The LIBOR Act reduces the potential for market disruption or disputes at cessation. It provides statutory replacement rates for in-scope products at cessation based on industry-agreed fallbacks.

Greg Geffen, Head of North America Corporate Interest Rate Derivatives

Outside of the U.S., the Financial Conduct Authority (FCA) in the U.K. has confirmed that one-, three- and six-month tenors of U.S. dollar LIBOR will continue to be published based on a non-representative “synthetic” methodology until the end of September 2024.5 This is similar to the approach taken following the cessation of sterling and yen LIBOR at the end of 2021, and will be available for use in all contracts where fallbacks do not contain so-called “non-representative” triggers. This rate is not for use in new products, but it provides time for non-remediated contracts to mature or for parties to agree terms to restructure to SOFR.

Given our experience in both the U.K. and Japan, we would expect that [synthetic rates] will lead to much better outcomes for contracts where there’s still some ambiguity around what should happen at cessation.

Ben Kinney, Global Co-Head of Interest Rates Sales

Entering the Final Quarter

As we enter the final three months prior to cessation, operational work across the industry has intensified. Over two weekends in April and May, over $60 trillion of cleared derivative contracts will convert to SOFR contracts in a process orchestrated by central counterparty clearing houses. Firms are also preparing to conduct the rebooking of products to fallback rates, which will take place at the first fixing post-cessation. These two activities will represent major milestones in firms’ book of work for 2023.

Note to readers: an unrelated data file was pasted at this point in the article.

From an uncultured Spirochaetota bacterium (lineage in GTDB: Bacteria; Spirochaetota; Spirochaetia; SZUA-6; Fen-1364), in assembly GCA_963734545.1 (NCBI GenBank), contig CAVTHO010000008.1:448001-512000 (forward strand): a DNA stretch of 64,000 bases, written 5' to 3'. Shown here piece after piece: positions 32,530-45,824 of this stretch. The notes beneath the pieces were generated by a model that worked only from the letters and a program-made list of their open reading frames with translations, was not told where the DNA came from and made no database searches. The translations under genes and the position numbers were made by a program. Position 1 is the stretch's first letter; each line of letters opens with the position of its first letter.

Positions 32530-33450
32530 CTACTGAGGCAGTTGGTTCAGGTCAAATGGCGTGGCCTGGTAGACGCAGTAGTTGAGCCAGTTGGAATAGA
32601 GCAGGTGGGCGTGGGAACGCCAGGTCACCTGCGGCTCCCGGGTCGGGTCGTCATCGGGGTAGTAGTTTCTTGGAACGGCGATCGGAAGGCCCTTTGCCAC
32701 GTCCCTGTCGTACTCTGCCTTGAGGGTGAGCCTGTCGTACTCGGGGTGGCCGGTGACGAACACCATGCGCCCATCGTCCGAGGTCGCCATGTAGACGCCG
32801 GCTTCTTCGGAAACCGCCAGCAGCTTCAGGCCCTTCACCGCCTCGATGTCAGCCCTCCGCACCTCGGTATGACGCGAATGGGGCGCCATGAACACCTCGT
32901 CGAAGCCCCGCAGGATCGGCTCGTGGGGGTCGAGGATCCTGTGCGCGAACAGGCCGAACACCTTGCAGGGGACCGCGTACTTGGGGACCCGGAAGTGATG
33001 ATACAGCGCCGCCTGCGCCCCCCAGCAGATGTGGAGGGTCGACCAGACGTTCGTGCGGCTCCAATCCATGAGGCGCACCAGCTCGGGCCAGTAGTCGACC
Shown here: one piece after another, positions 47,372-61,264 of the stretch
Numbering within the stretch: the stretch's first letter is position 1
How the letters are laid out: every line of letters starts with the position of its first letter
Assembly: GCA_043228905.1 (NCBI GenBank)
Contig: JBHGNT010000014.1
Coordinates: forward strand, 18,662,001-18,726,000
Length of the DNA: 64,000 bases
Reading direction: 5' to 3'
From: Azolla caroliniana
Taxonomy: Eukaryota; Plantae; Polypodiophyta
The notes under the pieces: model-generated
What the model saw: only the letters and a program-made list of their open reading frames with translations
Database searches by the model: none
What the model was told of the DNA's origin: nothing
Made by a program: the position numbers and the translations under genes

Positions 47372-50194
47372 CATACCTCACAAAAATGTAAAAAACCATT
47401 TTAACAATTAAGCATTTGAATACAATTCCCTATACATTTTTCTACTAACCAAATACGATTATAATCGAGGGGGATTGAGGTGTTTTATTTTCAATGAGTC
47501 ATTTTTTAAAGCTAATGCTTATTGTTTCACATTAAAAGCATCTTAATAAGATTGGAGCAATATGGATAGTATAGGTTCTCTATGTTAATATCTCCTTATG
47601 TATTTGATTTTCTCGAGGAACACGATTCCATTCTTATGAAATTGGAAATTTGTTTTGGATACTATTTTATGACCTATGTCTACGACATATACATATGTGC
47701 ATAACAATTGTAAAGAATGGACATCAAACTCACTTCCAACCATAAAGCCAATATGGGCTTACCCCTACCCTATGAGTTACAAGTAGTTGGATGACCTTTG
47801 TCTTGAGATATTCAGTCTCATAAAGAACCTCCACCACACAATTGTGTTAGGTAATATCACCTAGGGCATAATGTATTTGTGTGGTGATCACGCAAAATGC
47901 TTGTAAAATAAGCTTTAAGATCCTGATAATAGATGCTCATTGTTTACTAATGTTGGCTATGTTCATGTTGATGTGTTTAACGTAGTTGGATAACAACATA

As discussed above, legislative initiatives will apply to all non-remediated contracts and are dependent upon product, governing law and existing contractual provisions. Counterparties should not consider remediation complete with the confirmation of these initiatives. In fact, where clients have non-remediated contracts in their portfolios, it places further emphasis on the need for a comprehensive analysis of fallbacks to ensure they are correctly applied at cessation.